While the bases for including particular political personalities under the umbrella of the Ukrainian power elite differs, one similarity that these political leaders hold in common, aside from the capacity to influence the development of social constructs in Ukraine and the prerogative to develop government policy, is the lack of public confidence in this elite. It could be said that public confidence in the capacity of the current political elite in Ukraine was already quite low even before the public bore witness to the unfolding drama of the 2010 presidential elections and its immediate aftermath. It has been observed by some scholars that, in the midst of Ukraine’s re-assertion of independence from the crumbling Soviet Union, “the leaders were not in control of the processes of state formation. Actually, it was the process itself that determined the actions and perceptions of the leaders.” Some authors have suggested that the drive for independence and national re-awakening even before the dissolution of the Soviet Union represented a significant shift in the political culture of Ukraine by generating renewed vitality to the political discourse of the country and that this “political discourse created an ideological background for the nationalist movements and signified the creation of a new national elite.” Whether this was the case and instances of “carry over” – that is to say, political leaders who previously supported the Soviet regime maintaining power and influence through the period of transition and beyond – were the exception and not the rule per se, it appears that the Ukrainian public and some international observers regard the thinking of the power elite and its approaches to contemporary societal problems as dated and inadequate.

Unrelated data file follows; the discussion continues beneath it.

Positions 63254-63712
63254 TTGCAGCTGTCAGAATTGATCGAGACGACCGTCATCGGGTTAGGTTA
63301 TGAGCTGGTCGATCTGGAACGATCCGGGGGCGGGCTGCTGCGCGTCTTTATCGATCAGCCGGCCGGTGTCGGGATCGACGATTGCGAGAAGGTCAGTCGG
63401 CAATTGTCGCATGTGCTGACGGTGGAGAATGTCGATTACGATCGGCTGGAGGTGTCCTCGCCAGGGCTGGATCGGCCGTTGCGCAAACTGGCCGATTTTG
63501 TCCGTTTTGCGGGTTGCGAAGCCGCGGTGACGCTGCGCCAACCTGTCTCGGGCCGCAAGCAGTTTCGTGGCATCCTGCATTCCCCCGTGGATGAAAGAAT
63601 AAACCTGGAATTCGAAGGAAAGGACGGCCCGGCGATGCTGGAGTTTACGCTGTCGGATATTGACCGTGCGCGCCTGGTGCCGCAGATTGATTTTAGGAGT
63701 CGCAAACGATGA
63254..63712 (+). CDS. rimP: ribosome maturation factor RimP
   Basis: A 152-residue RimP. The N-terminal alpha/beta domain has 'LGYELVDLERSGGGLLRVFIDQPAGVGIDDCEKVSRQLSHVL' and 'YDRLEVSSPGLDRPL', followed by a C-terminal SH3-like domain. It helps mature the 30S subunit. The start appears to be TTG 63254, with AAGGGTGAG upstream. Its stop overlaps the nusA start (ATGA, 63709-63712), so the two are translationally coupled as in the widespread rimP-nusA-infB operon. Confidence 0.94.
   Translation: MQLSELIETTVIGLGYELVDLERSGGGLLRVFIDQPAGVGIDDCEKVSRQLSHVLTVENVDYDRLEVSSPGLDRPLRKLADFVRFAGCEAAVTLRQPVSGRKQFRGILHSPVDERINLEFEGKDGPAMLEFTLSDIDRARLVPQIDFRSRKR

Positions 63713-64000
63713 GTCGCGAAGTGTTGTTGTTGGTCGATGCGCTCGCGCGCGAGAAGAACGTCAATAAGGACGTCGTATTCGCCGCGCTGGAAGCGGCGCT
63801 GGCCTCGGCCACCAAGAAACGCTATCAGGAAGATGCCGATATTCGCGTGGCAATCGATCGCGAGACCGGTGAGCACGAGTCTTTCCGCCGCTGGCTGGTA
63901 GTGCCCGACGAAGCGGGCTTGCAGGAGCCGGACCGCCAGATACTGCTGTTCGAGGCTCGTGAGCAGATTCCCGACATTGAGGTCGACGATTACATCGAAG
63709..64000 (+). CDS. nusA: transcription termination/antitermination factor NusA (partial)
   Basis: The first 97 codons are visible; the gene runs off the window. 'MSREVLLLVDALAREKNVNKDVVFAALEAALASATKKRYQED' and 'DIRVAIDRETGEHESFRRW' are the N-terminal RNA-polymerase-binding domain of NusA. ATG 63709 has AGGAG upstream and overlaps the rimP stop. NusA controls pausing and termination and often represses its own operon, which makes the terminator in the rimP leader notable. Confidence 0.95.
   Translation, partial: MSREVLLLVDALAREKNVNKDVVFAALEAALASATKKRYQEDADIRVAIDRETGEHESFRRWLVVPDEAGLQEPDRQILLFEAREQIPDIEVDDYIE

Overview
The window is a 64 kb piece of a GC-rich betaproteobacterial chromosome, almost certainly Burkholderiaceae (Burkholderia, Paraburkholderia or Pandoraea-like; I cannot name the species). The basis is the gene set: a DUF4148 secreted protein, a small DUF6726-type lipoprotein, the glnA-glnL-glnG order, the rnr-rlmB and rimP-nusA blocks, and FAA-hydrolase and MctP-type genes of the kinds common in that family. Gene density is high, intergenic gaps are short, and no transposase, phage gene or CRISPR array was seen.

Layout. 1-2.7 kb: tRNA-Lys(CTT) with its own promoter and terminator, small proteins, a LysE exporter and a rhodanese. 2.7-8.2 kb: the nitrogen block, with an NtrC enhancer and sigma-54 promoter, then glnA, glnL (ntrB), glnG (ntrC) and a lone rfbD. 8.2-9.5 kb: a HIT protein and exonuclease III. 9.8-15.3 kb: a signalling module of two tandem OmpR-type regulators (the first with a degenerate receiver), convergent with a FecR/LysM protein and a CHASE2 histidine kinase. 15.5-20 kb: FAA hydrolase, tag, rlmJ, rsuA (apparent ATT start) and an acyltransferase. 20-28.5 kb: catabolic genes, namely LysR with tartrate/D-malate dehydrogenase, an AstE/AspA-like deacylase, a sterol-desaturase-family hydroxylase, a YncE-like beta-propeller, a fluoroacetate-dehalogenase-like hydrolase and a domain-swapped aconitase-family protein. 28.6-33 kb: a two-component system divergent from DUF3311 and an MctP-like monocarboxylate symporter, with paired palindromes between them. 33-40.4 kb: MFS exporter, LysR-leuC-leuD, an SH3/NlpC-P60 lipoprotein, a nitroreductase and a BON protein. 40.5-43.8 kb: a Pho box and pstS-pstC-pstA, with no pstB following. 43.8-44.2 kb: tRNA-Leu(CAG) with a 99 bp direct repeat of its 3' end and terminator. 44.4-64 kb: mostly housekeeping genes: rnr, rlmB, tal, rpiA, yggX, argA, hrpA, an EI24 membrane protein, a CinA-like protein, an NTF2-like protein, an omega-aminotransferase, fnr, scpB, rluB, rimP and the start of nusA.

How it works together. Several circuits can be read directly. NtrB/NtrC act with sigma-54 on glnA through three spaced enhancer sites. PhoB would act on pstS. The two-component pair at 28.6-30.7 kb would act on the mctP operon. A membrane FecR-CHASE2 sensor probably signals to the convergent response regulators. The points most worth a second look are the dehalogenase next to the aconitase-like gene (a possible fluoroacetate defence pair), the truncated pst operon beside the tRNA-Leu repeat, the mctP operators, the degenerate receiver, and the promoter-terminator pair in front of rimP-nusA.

Additionally, there appears to be the perspective that Ukrainian political leaders, regardless of their perceived level of competence, do not hold as their principal motivation the best interests of the electorate. This view that political elites in Ukraine are not chiefly concerned with the public interest but by personal interests is further reinforced by the close connections many members of this intelligentsia have with political and business leaders in the neighbouring Russian Federation. In Ukraine and elsewhere in the post-Soviet space, “members of the political elite in these countries continued to cultivate personal ties with former party and economic leaders in Moscow” and have been observed to continue to do so well after the re-assertion of Ukrainian independence.
This latter basis for a lack of confidence in the capacity of the power elite to promote the best policy outcomes proves to be the most compelling argument for the widespread political apathy in Ukraine at present. It is, after all, not necessarily the integrity of the democratic process that is lacking in the country as international observers reported no irregularities with the voting procedure in the recent presidential elections. “Although formal democratic institutions and procedures were adopted, elite power games marred the quality of democratic politics.” Thus, even with the institutions in place to facilitate a vibrant and stable democracy, the disputes amongst the political elites of the country present the crux of the threat to that same democracy and all of the development that has been achieved in the two decades following the collapse of the Soviet Union. The disputes between Yushchenko and Tymoshenko following the Orange Revolution, in this light, have been just as detrimental for the democratic process as the unfounded allegations of election fraud exchanged by the frontrunner candidates.